Wednesday, 30 June 2010

Strawberry & Fudge Cheesecake / Strawberry Curd Recipes

What to make with lots of strawberries? Well, with my first batch I made this awesome strawberry & fudge cheesecake.

  • 75g butter, melted, plus extra for greasing
  • 250g HobNobs biscuits 
  • 250g vanilla fudge 
  • 300g mascarpone  
  • 400ml double cream, softly whipped 
  • 250g strawberries, sliced
  • 2 tsp icing sugar
1. Lightly butter a 23cm springform cake tin. Pulse the biscuits to crumbs in a food processor. Add the melted butter and pulse until combined and clumped together. Tip into the base of the tin and press down evenly. Chill.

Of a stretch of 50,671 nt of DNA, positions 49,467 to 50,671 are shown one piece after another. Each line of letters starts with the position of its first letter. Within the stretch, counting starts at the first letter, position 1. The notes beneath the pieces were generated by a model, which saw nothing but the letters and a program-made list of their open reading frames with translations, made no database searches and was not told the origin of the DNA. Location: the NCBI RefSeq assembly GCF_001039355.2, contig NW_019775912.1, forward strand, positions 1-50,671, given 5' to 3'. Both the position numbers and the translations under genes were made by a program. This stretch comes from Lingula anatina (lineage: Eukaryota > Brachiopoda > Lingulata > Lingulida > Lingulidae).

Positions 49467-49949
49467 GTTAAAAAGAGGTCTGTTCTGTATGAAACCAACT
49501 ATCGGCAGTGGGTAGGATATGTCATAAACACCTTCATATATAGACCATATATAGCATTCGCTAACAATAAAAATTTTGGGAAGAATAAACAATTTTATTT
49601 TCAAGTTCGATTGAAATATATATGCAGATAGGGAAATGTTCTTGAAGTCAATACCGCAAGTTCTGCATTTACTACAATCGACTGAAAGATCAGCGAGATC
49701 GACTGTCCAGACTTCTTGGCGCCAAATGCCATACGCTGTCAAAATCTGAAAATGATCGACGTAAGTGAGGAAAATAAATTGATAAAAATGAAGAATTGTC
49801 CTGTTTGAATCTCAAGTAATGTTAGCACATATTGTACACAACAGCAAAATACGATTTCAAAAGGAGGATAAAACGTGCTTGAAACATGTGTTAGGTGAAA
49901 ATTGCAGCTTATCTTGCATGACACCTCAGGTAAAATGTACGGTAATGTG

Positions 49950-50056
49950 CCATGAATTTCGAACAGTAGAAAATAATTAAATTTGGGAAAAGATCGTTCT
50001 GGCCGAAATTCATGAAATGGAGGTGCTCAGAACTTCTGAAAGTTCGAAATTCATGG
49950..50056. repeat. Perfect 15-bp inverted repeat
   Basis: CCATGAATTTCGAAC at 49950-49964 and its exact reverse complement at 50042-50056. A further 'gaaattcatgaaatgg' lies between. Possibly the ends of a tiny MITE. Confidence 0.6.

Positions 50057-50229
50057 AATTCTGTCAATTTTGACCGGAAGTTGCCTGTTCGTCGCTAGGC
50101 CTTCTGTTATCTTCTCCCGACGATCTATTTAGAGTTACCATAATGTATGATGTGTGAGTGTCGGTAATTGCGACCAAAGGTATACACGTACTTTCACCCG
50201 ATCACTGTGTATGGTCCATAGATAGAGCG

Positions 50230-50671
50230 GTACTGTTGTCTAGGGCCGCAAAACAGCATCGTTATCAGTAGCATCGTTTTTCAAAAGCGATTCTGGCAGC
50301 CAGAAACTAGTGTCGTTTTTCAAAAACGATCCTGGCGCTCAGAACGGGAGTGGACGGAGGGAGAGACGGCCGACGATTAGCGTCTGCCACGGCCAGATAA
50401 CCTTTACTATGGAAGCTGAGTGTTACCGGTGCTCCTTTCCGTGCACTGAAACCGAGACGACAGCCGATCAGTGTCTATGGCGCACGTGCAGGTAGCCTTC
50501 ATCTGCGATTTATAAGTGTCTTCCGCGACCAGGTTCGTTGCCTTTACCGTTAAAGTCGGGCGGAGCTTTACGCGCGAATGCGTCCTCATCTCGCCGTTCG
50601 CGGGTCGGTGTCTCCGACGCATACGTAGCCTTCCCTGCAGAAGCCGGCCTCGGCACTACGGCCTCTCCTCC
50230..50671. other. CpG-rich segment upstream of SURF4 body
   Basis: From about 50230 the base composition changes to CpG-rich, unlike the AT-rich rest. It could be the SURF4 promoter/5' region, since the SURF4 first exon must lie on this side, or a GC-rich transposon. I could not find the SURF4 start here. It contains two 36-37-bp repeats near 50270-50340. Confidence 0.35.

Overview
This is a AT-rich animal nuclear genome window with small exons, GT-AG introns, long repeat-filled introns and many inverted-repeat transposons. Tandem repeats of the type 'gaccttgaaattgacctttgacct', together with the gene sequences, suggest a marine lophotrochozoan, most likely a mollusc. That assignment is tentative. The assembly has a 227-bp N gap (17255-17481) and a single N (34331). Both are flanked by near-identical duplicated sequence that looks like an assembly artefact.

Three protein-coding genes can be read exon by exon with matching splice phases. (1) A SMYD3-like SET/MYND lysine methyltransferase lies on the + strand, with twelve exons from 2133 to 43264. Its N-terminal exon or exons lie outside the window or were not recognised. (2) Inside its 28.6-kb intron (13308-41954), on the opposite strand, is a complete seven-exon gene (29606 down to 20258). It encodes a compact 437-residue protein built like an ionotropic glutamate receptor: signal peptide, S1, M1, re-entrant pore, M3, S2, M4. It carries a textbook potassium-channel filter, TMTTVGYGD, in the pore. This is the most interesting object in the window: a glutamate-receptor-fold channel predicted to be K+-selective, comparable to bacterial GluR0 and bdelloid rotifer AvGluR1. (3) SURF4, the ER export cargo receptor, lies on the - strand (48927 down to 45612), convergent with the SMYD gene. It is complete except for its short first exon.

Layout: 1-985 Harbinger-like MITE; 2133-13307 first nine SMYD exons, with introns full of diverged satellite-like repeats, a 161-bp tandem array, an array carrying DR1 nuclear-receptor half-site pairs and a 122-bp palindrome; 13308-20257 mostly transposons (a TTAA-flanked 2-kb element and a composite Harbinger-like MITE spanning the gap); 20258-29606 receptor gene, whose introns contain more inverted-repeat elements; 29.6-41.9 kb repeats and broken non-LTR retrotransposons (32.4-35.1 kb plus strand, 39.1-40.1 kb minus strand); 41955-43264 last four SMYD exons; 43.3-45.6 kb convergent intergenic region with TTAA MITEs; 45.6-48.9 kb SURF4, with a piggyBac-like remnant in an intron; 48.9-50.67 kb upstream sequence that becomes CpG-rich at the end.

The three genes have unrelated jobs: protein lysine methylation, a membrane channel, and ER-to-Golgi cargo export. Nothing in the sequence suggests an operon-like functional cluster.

2. Meanwhile, put 200g of the fudge in a large bowl and melt in a microwave for 1 minute on High, or until it forms a soft paste (or alternatively melt in a pan over a very low heat). Cool slightly. Beat the mascarpone in a bowl with a wooden spoon until soft, then add to the melted fudge and mix until combined. Gently fold in the whipped cream.

3. Chop the remaining fudge into small chunks and stir into the filling. Add a few chopped strawberries too. Spoon over the chilled biscuit base, smoothing the top. Cover and chill for 6 hours or overnight – the fudge will set the cheesecake.

4. Once set, put the strawberries in a bowl and toss with the icing sugar. Set aside to macerate for 20 minutes. Cover the top of the cheesecake with these strawberries.

Serve chilled.
This is my work-in-progress shot...

And the final thing, ready to take to share at work.

I also made strawberry curd. Only made lemon curd before so wasn't sure how it would turn out. It isn't as set as a lemon curd but thickened ok and tastes amazing - actually just like a strawberry cheesecake!